Regrettably, the gunplay feels stiff and cumbersome, and on occasion I found myself unable to carry out the sequence of strafes and shots I had planned out in my mind. When you do land your shots, however, it always feels satisfying, with damage numbers, muzzle flash, and plenty of recoil all vying for your attention.

The next stage of the job is all about tracking down the prototype tech your Fixer is looking for. You head back to Lizzie’s Bar to meet with Braindance editing genius Judy Alvares and your Fixer’s contact, Evelyn Parker, who has vital intel on the upcoming heist: a Braindance recording from the penthouse apartment where the tech is being kept.

‘Braindance’ is a neural form of entertainment that allows you to completely experience a scene from someone’s else perspective, emotions and all. Braindance recordings pick up visuals, audio, and even thermal cues, making them invaluable resources for cyber sleuthing. In the recording of Yorinobu Arasaka’s penthouse apartment we get Evelyn Parker’s perspective, as she waits for the heir to the Arasaka fortune to finish a business call. Ostensibly, Evelyn’s there as a sex worker, but the recording lets you pause, rewind, listen in on private calls, and hack tech in the room to reveal more secrets. Like Rick Deckard, you can break the scene down using different filters, zoom and enhance until you find the information you’re after.

Outside of the Braindance, and with the bulk of the mission now finished, I have some time to mess around in the open world. Like the shooting, the driving feels rigid, but different vehicles do feel distinct in their handling. Jackie’s souped-up Quadra V-Tech is – much like the man himself – all muscle and style. There’s barely space on the city’s roads to weave between traffic, but the growling engine goads you into pressing the accelerator. Conversely, I also tried a nippy city car that I could comfortably throw into corners, and a classic sedan that looks like a futuristic version of a ’60s Dodge Custom, which laboured around even gentle corners and took several seconds to come to a complete stop.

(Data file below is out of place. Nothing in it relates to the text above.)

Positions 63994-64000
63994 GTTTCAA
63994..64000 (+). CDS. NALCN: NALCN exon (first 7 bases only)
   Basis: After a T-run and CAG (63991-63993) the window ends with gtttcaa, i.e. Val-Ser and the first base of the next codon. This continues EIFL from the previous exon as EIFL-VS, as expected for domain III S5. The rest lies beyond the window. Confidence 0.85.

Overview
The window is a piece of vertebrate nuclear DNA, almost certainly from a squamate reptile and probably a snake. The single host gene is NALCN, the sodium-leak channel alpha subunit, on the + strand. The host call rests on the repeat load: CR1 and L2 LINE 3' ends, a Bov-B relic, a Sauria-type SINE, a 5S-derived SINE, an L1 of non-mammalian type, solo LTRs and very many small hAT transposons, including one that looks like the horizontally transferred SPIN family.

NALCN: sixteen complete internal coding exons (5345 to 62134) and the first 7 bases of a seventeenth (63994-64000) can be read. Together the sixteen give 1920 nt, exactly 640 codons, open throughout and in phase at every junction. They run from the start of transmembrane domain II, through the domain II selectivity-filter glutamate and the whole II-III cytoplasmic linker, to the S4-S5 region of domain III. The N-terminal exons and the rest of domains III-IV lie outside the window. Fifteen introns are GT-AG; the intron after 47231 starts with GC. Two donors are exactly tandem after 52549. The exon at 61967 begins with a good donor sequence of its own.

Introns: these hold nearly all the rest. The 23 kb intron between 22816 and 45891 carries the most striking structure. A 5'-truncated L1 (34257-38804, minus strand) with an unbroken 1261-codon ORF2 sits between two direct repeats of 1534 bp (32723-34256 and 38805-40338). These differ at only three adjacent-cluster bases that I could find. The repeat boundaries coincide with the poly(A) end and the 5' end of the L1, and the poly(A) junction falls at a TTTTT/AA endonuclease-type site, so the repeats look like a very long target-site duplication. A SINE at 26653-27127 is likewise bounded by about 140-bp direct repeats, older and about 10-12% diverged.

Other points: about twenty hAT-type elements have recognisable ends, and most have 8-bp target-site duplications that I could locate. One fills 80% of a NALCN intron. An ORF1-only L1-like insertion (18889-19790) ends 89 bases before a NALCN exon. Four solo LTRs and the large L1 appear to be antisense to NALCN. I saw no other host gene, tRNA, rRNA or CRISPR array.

Naturally, the second I was out of the prologue mission I had to steal a car and test just how ‘GTA’ I could be in Night City. Approaching the lead vehicle at a stop light, I was greeted with a very un-GTA skill check for dragging the driver out and stealing the vehicle.

With player freedom being championed throughout the demo, I came up with a crafty solution: shooting the driver in the face. This, naturally, drew the ire of Night City’s law enforcement, who give chase if you don’t leave the scene fast enough – but leaving in a hurry while driving a futuristic Dodge Custom isn’t really an option. Long story short, yes, you absolutely can go on a rampage.

Night City handles the transition between micro and macro scales seamlessly. The towering skyscrapers and megabuildings dwarf you whether you’re walking or driving, but the streets are carved up by innumerable back alleys, each cluttered with billboards and noisy shop signs. Street preachers draw modest, bickering crowds to the side, children dart among the throng, and gangs can be seen walking away from a recently bloodied pedestrian.

We all know what a Cyberpunk city should look like. From William Gibson’s Neuromancer to Ridley Scott’s Blade Runner, the tropes of Cyberpunk have been established, reinforced, and regurgitated countless times in film and television. Refuse and refused are crammed together in squalor while chrome-plated limousines skirt the periphery, hemming in the poverty. The super wealthy, meanwhile, reside in corporate monoliths and luxury apartment buildings that eclipse the dingy streets, travelling between their pockets of opulence via flying shuttles. And don’t forget the neon. Everything is neon.

Given that an ’80s product, the tabletop RPG Cyberpunk 2020 is its source material, it’s no surprise that the world of 2077 is still shackled to that 40-year old image of the future. But as familiar as many of us are with the aesthetic of Cyberpunk, actually inhabiting that space is altogether a different, genuinely new experience – one that CD Projekt Red has absolutely nailed. While the experience of shooting and driving didn’t click with me, simply wandering the streets of Night City is one I can’t wait to return to.